The ensuing tale of Joan's military successes is told by Kelly DeVries, leading expert on Joan of Arc, in a gripping and authoritative narrative, accompanied by numerous illustrations.

Kelly DeVries was born and raised in Utah, with only a two-year stint in Hawaii separating him from that western US state.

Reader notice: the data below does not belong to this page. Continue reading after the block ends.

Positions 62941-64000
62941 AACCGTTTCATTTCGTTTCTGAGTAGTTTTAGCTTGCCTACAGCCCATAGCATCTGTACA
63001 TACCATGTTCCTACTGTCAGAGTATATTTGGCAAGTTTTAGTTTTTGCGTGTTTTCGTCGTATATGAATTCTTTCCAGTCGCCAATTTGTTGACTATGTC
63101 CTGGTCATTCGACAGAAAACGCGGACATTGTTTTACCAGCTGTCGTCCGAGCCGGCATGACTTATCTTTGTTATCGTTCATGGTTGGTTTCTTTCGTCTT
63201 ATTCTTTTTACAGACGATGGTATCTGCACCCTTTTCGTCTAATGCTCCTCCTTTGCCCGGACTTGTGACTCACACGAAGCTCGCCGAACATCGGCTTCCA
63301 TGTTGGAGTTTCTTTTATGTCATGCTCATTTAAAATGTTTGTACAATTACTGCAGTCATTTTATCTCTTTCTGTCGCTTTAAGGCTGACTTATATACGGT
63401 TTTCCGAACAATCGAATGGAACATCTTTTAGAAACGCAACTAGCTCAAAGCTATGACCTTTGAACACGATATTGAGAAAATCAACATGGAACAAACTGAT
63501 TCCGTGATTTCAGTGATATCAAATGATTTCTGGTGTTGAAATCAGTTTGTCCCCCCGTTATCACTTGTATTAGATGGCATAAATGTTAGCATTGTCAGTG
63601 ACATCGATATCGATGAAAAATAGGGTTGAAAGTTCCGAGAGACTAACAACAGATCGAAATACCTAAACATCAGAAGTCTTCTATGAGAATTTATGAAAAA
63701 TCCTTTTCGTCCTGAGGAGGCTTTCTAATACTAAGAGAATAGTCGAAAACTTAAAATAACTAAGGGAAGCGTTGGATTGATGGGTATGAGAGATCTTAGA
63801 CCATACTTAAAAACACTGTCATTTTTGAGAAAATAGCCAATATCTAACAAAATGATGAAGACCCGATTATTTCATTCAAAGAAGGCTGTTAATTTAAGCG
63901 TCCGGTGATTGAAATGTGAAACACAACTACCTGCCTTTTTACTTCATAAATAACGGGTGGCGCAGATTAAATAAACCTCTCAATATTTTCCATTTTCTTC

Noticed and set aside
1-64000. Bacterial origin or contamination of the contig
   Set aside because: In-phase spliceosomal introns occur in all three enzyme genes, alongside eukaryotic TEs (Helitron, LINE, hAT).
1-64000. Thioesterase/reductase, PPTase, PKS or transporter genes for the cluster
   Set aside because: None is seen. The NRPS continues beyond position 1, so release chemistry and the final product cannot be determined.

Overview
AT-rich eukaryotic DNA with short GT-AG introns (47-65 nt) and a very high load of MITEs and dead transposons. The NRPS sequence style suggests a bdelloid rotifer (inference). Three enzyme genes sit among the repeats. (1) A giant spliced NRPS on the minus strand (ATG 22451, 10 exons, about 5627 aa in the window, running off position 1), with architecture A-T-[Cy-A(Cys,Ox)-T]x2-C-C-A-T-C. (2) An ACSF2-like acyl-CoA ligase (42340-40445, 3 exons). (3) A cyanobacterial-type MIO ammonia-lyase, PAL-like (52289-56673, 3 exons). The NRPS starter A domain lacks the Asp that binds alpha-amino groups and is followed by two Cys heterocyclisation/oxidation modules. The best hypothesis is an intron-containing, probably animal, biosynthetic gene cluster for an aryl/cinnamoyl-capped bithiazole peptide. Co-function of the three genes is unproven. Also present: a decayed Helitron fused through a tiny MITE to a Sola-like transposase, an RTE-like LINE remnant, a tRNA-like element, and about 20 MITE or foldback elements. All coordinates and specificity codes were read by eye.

At age 19, he was called to serve in Belgium as a missionary for the Church of Jesus Christ of Latter-day Saints (the Mormons), and it was from that time on that his interests became European, principally medieval European. It was perhaps as he sat on the grounds of the twelfth-century Castle of the Counts of Flanders in Ghent, when these interests became military, particularly military technology. After returning to Utah, he graduated with a BA in Medieval Studies from Brigham Young University and then proceeded to acquire a MA and PhD in Medieval Studies from the Centre for Medieval Studies at the University of Toronto. While in graduate school he also reviewed movies for the independent student newspaper and worked with Warner Bros. Pictures to publicize their movies on Toronto University and college campuses. Graduating with a PhD in 1987, Kelly taught in the history departments of Ryerson Polytechnical Institute (now University), the University of British Columbia, Wilfrid Laurier University (in Waterloo, Ontario), and, finally, at Loyola College in Baltimore, Maryland, where he is currently Associate Professor of History.